User talk:Bgagaga

Definition from Wiktionary, the free dictionary
Jump to: navigation, search

Welcome!

Hello, welcome to Wiktionary, and thank you for your contributions so far.

If you are unfamiliar with wiki editing, take a look at Help:How to edit a page. It is a concise list of technical guidelines to the wiki format we use here: how to, for example, make text boldfaced or create hyperlinks. Feel free to practice in the sandbox. If you would like a slower introduction we have a short tutorial.

These links may help you familiarize yourself with Wiktionary:

  • Entry layout explained (ELE) is a detailed policy documenting how Wiktionary pages should be formatted. All entries should conform to this standard. The easiest way to start off is to copy the contents of an existing page for a similar word, and then adapt it to fit the entry you are creating.
  • Our Criteria for inclusion (CFI) define exactly which words can be added to Wiktionary, though it may be a bit technical and longwinded. The most important part is that Wiktionary only accepts words that have been in somewhat widespread use over the course of at least a year, and citations that demonstrate usage can be asked for when there is doubt.
  • If you already have some experience with editing our sister project Wikipedia, then you may find our guide for Wikipedia users useful.
  • The FAQ aims to answer most of your remaining questions, and there are several help pages that you can browse for more information.
  • A glossary of our technical jargon, and some hints for dealing with the more common communication issues.
  • If you have anything to ask about or suggest, we have several discussion rooms. Feel free to ask any other editors in person if you have any problems or question, by posting a message on their talk page.

You are encouraged to add a BabelBox to your userpage. This shows which languages you know, so other editors know which languages you'll be working on, and what they can ask you for help with.

I hope you enjoy editing here and being a Wiktionarian! If you have any questions, bring them to the Wiktionary:Information desk, or ask me on my talk page. If you do so, please sign your posts with four tildes: ~~~~ which automatically produces your username and the current date and time.

Again, welcome! --Vahagn Petrosyan 17:59, 20 October 2009 (UTC)

arrack[edit]

The etymology you added looks like a long shot. Tungusic is spoken far away from the Middle East/Mediterranean, where the use of this word seems concentrated, and connecting that with Japanese means you're using the Greater Altaic hypothesis, which is still not widely accepted. And Tibetan, too? What is your source for this? – Krun 08:08, 22 April 2010 (UTC)

Words have been known for travelling further than that, the Silk Road is a plausible explanation for this.
Although I believe in the Greater Altaic hypothesis, this is irrelevant here, because the Japanese sake is also a loanword from Tungusic rak.
Here is my source: http://www.dokpro.uio.no/perl/ordboksoek/ordbok.cgi?OPP=arak&nynorsk=S%F8k+i+Nynorskordboka&ordbok=begge&s=n
(it's an 'official' Dictionary).
Use http://translate.google.com/ if you don't believe me, the translation is of very poor quality, but you can see Tibetan and Tungusic there. Bgagaga 15:29, 4 May 2010 (UTC)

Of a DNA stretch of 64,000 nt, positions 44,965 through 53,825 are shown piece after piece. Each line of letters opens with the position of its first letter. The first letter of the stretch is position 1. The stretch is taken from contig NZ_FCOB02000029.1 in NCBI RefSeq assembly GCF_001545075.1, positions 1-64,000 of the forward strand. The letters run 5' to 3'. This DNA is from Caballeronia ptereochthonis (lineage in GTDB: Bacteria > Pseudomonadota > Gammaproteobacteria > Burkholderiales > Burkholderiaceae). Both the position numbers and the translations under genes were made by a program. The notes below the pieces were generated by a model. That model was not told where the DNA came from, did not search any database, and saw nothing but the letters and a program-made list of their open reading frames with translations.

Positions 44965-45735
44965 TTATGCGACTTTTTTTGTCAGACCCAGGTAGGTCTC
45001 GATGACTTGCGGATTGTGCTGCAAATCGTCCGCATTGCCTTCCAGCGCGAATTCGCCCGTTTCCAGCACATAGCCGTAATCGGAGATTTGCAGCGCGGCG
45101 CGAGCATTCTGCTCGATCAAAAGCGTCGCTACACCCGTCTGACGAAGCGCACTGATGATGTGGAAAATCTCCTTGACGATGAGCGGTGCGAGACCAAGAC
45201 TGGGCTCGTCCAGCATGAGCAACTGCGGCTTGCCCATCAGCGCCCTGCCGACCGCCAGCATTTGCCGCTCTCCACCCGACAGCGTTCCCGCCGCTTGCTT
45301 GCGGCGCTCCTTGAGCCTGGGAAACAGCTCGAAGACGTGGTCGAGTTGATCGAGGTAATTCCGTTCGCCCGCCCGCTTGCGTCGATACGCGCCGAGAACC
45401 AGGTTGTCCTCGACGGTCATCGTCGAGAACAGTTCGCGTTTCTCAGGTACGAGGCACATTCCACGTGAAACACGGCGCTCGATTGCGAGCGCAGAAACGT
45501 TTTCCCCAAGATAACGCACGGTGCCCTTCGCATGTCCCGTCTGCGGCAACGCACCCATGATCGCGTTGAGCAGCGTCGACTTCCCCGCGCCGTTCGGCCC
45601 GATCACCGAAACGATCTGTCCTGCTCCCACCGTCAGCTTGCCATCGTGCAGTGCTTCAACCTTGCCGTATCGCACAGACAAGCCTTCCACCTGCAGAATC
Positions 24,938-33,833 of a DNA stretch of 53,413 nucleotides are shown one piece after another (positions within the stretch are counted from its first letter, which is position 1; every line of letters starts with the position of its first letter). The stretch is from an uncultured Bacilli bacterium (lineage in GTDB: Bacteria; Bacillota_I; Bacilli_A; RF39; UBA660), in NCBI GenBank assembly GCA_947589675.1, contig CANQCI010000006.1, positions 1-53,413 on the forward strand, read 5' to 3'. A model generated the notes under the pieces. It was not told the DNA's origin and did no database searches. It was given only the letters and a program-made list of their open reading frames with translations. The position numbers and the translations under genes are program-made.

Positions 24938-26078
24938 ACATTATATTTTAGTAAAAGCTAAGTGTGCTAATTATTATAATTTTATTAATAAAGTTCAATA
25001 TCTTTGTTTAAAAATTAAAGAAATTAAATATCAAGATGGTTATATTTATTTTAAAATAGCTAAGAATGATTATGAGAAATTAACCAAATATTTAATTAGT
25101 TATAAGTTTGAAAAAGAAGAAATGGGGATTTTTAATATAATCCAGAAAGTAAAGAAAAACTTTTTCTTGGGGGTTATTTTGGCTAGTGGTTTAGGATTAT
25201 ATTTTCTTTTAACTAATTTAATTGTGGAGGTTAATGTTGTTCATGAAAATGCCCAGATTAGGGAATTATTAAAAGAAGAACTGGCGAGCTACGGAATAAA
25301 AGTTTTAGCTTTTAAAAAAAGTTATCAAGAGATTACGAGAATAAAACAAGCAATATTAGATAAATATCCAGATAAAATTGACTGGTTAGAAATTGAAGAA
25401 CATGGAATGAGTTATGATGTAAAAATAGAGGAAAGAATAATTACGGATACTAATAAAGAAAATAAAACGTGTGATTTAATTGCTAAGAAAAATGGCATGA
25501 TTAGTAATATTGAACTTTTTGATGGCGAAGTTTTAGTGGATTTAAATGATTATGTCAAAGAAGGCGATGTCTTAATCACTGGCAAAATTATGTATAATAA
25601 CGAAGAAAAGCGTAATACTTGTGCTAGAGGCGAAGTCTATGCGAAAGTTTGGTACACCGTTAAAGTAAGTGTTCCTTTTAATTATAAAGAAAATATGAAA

look at this as well http://www.dokpro.uio.no/perl/ordboksoek/ordbok.cgi?OPP=sake&nynorsk=S%F8k+i+Nynorskordboka&ordbok=nynorsk&s=n
  • Late update as I slowly work through older JA entries.
JA sake has no known connection with arrack. The presence of the ak in the middle of the Japanese word is entirely insufficient. Even more so once one starts reading about the etymology of the Japanese word.
Excerpted from http://gogen-allguide.com/sa/sake.html , readings added for reference, with additional glosses and my commentary in square brackets:

「さ」は接頭語「さ」で、「け」は酒の古名「き」の母音変化が有力とされる。
一説には、古名の「汁(しる)」と「食べ物」を意味する「食(け)」で、「汁食(しるけ)」から転じたとする説もあるが、有力とはされていない。
その他の説では、飲むと晴れ晴れすることから、「栄え水(さかえみず)」と呼ばれており、「栄え水」が転訛して「さけ」になったする説。
同様に「栄えのき(「き」は酒の古名)」が転訛し、「さけ」になったする説。

A likely theory is that the sa is a prefix, and that the ke is a change in vowel from ki, the ancient Japanese word for "sake".
In one line of thought, sake is a compound from the old Japanese words (shiru, [a juice, a drink]) and (ke) meaning "food", with the resulting shiruke changing over time to sake, but this theory is not considered very convincing.
Another theory is that sake may have been called 栄え (sakaemizu [sakae from sakaeru "to thrive, to flourish" + mizu "water", c.f. "water of life", "aqua vita", etc.]) from the way that drinking it makes one merry, and this sakaemizu changed over time to sake.
A related theory holds that sake may be derived as a change in pronunciation from 栄え (sakae no ki) (using the ancient Japanese word ki for "sake").

This makes no mention at all of arrack, and lays out a compelling line of reasoning that the incidental ak in the middle of sake is, in fact, not integral: the "a" and the "k" belong to different elements.
I have since removed the etymology previously given at sake.
(Incidentally, etymologies, pronunciations, and other such information should go on the lemma page, which for most JA entries is the page for the kanji spelling. Rōmaji and kana pages are generally used only as disambig pages, listing all relevant parts-of-speech with each Japanese word or morpheme of that reading listed accordingly, with glosses, and preceded by {{ja-def}} at the beginning of each numbered entry line to redirect users to the appropriate lemma page.)
-- Cheers, Eiríkr Útlendi │ Tala við mig 17:57, 7 June 2012 (UTC)